The Correct Use of Definite Articles with Italian Proper Nouns

Here are a handful of ways to use the definite article before proper nouns

How do you use definite articles with Italian proper nouns?
How do you use definite articles with Italian proper nouns?. RilindH

First, what’s a definite article? It’s the equivalent of “the” in English, and you’ll see it written as words like “la,” “gli,” and “il.” In Italian, proper nouns usually do not require the definite article:

  • Daniele è un bravo ragazzo. - Daniel is a good boy.
  • Tra poco verrà Mario. - Mario will soon arrive.
  • Ho scritto a Paola. - I wrote to Paola.

Note: Nouns are preceded by the article only in northern Italian regional usage:

  • Ho visto la Carla. - I saw Carla.
  • Telefono alla Pina. - I’m calling Pina.

Here are 6 ways to use definite articles with proper nouns in Italian.

1) Metaphors

However, Italian proper nouns take the article when used in a metaphorical sense:

  • Si sta rappresentando l'Otello. - He is performing the part of Othello.

Namely, the opera by Verdi entitled Otello; or when they are accompanied by a noun or an adjective:

  • l'imperatore Augusto—the emperor Augustus
  • l'astuto Ulisse—the wily Odysseus

2) Surnames for Women

The surnames of women require the article:

  • la Duse
  • la Deledda
  • la Serao

As do Italian surnames in the plural

  • gli Sforza
  • i Malatesta
  • i Visconti

With men's surnames in the singular, the use of the article is not uniform in the spoken language, and increasingly also in the written. In fact, it’s usually omitted and therefore the sentence construction: Ho incontrato Rossi is more common than Ho incontrato il Rossi (I met Rossi).

The use of the article before surnames is maintained in bureaucratic language and news stories:

  • Dopo la cattura del Ferri e del Binazzi la pericolosa banda di rapinatori è stata sgominata. - After the capture of Ferri and Binazzi the dangerous band of robbers was routed.

In recent years, especially in the political, social, and cultural areas, the tendency has been to avoid the definite article even before female surnames, to avoid inconsistencies between the genders:

  • Ho letto le opere di Deledda (della scrittrice Grazia Deledda). -I read the works of Deledda (Grazia Deledda).
  • Nella tarda mattinata Rossi e Bianchi si sono incontrati per una colazione di lavoro (instead of Rossi e la Bianchi or la signora Bianchi). - In the late morning, Rossi and Bianchi met for a working lunch.

Such use is very limited and restricted to specialized settings (such as essays), in which it is not possible to confuse the identity of the person.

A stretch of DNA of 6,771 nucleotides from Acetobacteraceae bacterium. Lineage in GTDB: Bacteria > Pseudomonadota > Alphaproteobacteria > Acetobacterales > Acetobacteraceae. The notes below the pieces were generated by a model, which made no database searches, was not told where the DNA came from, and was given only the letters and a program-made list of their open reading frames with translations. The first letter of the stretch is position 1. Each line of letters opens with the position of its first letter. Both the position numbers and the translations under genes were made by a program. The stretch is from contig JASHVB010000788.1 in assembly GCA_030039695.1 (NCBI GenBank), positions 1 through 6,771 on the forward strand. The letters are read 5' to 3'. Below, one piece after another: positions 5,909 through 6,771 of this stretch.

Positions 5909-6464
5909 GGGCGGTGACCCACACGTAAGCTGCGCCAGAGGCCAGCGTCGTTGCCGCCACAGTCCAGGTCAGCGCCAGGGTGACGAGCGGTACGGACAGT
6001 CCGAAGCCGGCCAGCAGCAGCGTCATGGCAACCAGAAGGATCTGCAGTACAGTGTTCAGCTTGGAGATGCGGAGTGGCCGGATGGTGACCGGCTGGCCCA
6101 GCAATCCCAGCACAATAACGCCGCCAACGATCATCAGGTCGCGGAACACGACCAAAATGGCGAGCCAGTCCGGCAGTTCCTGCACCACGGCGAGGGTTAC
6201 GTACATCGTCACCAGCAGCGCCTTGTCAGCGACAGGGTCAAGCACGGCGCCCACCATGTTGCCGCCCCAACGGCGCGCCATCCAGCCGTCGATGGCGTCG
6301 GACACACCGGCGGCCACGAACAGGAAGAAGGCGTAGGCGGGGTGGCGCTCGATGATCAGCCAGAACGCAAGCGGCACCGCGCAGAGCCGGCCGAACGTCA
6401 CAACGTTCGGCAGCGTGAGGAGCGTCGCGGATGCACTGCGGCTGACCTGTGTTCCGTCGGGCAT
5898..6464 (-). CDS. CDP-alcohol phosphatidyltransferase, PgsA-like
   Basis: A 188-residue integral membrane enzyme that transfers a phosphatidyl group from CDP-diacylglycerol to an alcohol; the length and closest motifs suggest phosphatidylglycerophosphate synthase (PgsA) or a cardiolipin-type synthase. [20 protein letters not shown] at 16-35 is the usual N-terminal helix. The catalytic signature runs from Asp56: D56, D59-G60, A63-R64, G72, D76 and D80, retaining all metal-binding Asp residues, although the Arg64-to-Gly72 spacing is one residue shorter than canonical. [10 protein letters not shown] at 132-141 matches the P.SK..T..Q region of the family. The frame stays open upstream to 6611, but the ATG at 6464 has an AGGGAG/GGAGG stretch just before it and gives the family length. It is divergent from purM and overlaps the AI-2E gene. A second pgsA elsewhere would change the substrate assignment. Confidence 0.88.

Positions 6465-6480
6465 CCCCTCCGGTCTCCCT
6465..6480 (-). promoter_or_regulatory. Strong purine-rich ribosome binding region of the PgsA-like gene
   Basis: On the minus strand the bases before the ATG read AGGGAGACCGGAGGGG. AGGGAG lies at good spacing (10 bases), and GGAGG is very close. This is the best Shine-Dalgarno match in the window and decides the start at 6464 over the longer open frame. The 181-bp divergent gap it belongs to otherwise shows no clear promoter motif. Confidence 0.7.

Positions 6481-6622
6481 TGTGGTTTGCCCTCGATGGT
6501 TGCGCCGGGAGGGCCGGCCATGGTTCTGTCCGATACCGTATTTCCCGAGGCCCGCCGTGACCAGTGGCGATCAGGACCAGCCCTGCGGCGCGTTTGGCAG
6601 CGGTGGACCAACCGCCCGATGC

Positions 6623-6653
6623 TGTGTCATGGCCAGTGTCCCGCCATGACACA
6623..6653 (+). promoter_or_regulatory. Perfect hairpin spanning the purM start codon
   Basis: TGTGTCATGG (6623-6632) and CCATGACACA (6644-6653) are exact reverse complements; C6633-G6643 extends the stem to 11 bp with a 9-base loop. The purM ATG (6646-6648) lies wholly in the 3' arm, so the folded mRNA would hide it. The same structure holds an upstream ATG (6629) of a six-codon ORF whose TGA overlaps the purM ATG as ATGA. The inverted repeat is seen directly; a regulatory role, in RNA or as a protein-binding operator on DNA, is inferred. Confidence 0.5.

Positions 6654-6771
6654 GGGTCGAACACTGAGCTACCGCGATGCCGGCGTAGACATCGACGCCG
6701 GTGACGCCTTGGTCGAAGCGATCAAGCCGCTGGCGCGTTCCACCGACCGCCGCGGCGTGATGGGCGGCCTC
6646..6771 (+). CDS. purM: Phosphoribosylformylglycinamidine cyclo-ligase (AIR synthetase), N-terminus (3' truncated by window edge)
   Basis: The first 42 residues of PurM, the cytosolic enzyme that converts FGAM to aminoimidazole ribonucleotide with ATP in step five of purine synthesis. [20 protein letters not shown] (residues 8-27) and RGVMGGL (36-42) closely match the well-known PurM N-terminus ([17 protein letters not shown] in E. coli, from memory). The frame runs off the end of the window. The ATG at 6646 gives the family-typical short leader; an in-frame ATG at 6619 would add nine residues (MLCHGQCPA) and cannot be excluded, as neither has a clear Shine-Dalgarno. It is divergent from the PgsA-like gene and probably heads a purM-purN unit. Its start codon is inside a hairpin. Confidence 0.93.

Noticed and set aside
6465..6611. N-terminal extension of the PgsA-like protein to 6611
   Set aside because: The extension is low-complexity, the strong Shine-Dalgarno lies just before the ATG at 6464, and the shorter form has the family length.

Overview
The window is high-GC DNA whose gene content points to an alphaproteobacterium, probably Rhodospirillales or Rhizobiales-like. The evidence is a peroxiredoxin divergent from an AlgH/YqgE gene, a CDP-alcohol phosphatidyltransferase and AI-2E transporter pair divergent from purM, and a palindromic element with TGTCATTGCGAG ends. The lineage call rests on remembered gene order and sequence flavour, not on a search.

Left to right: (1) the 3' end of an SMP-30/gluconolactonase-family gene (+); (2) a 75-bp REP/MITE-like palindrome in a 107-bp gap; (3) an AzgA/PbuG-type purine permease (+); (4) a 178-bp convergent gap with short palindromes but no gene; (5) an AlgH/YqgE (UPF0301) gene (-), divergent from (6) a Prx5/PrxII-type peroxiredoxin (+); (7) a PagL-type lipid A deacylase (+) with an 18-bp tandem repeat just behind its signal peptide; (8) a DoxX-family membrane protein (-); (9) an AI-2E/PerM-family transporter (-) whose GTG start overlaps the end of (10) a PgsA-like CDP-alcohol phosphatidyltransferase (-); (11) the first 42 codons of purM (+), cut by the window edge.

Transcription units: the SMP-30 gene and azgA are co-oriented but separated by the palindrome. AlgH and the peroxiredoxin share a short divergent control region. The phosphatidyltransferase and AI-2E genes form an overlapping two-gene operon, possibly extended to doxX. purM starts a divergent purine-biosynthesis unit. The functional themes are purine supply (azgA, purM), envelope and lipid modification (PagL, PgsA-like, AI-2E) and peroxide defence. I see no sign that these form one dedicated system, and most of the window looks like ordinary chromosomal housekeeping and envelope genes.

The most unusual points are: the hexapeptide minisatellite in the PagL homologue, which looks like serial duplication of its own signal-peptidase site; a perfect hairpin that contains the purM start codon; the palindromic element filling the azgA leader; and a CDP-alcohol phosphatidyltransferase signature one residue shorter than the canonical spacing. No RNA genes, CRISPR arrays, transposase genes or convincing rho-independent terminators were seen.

Many last names of famous people do not take the article:

In front of others, however, the predominant form includes the article:

  • l'Alfieri
  • l'Alighieri
  • l'Ariosto
  • il Tasso

3) Nicknames of Famous People

The nicknames of famous people may or may not include the article:

  • (il)
  • (il)

Nicknames of regional or popular usage always take the article if they are aggettivi sostantivati (substantivized adjectives—that is, they imply and replace the surname):

  • lo Smilzo - a person is who is very skinny
  • il Guercio - a crossed-eyed person
  • il Rosso - a redhead person (gingernut)

While with nouns the use is not constant:

  • Ho incontrato Patata (or il Patata). - I met Patata.

4) Titles

The article, however, is always present before country appellatives: l'Astigiano (Vittorio Alfieri).

5) Exceptions

In some cases, a noun can be preceded by the plural definite article or the indefinite article:

  • Sono stati i Cavour, i Mazzini, I Garibaldi a costruire l'unità d'Italia. - It was Cavour, Mazzini, and Garibaldi who constructed Italian unity.
  • Per ritrarre questa scena ci vorrebbe un Michelangelo (o il pennello di un Michelangelo). - To portray this scene it would take a Michelangelo (or the brush of a Michelangelo.
  • Crede di essere un Einstein.—He believed himself to be an Einstein (i.e., as smart as Einstein).

Here the proper noun ceases to indicate a specific individual and designates a type, or a class of persons, characterized by certain quality or defects. This grammatical device corresponds to the figure of speech antonomasia.

6) Works of Art

To indicate a work of art the article often prefaces the name of the artist:

  • Quello è un Picasso. - That's a Picasso (a Picasso painting)
  • Ecco il Carrà di cui ti ho parlato. - Here is the Carrà (the Carrà painting) of which I spoke.